I finally got around to watching last Thursday’s episode of The Office today and, as it does every episode, it reinforced why it is my favorite show. It’s like Dave Barry peeked into my first agency and is only now getting around to writing about it. Only with a really attractive receptionist and a beet farmer (why not?).
What caught my attention was a short tag at the end of the show for dundermifflininfinity.com, the website for the Infinity intranet that was “launched” in the show. Go to the website and you will see THE BEST promotion I have seen in some time, especially considering the highly involved following of the show (gotta know your consumer and, apparently, The Office enthusiasts need more to do…or a girlfriend)
It is a fantastic promotion with a great website (the site has lots of cool content for both light and heavy “users” for lack of a better term) and overall experience. And it was activated all off of a cheap-looking tag to a TV show.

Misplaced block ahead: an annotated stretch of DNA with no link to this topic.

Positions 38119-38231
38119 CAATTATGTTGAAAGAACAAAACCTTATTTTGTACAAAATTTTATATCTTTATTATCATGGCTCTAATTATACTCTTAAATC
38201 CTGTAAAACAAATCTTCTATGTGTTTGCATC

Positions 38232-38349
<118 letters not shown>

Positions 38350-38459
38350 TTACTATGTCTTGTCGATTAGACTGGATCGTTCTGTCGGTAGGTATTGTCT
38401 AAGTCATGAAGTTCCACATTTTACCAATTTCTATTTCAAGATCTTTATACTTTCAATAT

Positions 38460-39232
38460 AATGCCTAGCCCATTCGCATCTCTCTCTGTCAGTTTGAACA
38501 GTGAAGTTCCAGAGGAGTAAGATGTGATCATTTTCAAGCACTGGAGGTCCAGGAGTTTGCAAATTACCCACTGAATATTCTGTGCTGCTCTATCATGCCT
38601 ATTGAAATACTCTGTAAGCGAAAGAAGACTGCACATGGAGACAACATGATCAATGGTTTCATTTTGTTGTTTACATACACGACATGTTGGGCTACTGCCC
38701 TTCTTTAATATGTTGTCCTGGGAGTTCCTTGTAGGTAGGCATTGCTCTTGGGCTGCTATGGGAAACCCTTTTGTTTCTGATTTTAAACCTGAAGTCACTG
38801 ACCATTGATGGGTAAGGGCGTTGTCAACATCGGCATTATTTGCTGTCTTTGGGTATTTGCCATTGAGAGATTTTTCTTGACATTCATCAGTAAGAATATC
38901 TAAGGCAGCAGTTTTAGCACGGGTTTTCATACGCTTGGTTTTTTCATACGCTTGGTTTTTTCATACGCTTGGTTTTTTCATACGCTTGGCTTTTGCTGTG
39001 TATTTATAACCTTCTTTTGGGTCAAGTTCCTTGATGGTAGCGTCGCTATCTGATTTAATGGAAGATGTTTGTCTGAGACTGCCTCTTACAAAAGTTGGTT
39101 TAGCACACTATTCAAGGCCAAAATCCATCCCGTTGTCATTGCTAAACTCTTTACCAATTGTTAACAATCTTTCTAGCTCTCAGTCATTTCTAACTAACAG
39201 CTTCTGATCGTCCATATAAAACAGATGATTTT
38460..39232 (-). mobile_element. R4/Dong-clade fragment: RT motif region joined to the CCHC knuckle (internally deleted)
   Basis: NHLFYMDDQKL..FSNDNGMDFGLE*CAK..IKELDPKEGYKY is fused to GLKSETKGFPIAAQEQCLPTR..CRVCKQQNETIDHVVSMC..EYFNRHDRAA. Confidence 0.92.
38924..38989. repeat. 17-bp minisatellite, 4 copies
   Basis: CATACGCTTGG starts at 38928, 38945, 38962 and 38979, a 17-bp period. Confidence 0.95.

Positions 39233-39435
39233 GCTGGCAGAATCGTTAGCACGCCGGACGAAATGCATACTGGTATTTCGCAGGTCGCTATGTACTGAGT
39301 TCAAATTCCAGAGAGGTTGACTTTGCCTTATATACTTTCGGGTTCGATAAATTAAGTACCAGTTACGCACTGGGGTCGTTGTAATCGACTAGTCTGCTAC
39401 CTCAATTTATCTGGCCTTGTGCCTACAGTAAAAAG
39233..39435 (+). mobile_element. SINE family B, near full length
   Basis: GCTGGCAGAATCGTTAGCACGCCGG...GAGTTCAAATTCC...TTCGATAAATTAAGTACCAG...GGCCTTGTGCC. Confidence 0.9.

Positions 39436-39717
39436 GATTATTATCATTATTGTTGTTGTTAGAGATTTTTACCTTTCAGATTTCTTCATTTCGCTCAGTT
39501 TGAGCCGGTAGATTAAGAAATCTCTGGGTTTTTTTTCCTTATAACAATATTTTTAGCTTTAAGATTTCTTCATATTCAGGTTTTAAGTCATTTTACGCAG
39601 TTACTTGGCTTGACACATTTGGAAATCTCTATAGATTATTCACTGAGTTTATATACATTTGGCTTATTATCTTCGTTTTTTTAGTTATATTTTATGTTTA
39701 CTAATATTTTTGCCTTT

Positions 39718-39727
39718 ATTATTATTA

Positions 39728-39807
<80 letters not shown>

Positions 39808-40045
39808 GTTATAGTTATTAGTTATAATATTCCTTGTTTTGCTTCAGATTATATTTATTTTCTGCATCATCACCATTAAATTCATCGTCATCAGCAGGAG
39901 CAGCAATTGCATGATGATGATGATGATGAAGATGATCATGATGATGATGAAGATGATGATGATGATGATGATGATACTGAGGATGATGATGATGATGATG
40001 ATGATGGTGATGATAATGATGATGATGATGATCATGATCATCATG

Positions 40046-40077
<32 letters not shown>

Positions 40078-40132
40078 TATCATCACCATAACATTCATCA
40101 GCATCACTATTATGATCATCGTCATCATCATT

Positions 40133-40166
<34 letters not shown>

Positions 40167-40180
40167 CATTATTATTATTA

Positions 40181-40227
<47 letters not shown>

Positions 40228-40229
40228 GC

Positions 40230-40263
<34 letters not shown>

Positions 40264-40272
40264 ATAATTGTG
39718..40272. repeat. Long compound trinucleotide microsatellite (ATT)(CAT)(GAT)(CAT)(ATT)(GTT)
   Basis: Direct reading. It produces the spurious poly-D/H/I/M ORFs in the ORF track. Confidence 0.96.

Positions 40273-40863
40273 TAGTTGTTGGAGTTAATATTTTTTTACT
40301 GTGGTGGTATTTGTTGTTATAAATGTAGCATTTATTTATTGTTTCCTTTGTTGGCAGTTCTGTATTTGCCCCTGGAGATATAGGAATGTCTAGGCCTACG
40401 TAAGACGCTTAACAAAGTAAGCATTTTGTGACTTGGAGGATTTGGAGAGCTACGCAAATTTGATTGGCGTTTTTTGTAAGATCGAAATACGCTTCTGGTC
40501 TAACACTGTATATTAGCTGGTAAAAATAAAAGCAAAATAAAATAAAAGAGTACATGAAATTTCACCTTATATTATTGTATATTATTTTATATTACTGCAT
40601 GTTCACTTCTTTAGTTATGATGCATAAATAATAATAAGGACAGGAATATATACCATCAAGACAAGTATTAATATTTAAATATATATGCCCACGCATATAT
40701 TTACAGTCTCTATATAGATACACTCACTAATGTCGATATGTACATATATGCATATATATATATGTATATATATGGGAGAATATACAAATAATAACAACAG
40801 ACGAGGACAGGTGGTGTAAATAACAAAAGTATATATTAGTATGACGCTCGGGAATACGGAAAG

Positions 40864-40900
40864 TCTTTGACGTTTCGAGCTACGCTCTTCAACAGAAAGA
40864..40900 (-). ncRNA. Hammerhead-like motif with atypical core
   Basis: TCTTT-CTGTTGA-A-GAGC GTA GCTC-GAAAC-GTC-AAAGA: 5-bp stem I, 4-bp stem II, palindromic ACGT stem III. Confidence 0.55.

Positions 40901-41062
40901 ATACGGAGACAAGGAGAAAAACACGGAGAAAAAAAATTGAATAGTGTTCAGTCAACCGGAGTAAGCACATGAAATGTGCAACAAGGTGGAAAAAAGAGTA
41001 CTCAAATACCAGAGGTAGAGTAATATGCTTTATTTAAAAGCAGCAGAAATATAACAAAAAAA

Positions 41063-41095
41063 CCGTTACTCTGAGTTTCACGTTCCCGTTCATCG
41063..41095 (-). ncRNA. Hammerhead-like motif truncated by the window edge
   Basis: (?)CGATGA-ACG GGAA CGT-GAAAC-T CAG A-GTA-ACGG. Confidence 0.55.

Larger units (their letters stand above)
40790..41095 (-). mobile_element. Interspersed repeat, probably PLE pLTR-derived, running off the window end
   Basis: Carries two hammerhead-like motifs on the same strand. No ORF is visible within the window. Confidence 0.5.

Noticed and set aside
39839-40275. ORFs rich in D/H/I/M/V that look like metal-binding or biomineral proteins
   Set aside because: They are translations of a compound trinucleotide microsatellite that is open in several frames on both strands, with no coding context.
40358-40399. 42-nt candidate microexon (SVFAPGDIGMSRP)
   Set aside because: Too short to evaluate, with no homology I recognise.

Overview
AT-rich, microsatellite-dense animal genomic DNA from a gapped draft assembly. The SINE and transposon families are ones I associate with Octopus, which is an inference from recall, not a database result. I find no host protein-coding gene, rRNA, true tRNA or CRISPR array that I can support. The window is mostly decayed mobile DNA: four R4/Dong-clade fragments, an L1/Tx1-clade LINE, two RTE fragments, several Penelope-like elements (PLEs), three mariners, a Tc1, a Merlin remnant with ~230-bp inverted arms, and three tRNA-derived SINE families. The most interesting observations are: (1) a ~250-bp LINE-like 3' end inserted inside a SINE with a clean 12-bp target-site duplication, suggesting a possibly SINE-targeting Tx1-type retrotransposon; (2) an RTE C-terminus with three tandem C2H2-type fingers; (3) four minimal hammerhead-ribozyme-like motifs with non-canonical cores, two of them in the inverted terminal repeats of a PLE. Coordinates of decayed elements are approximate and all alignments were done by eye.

Traditional advertising is not the place to be these days. Not only is it losing relevance, it is also not the best tool to accomplish a myriad of business goals. Generate engagement with core consumers, build loyalty, drive interaction rates, these are just a few of the things that traditional advertising, especially TV, just doesn’t do well in comparison to other marketing disciplines. It’s not dead by any means, but it’s not the universal answer either.
AdPulp posted this article about Nike that gives further support to my argument, in case you don’t a take a no-name blogger at his word.
Advertising has ceased to be the go-to answer when it comes to marketing questions. With that in mind, how much longer until other agencies begin to drive the brand, be they online, promotions or PR?
And you know that PR is just itching to do it and get us back for years of condescention.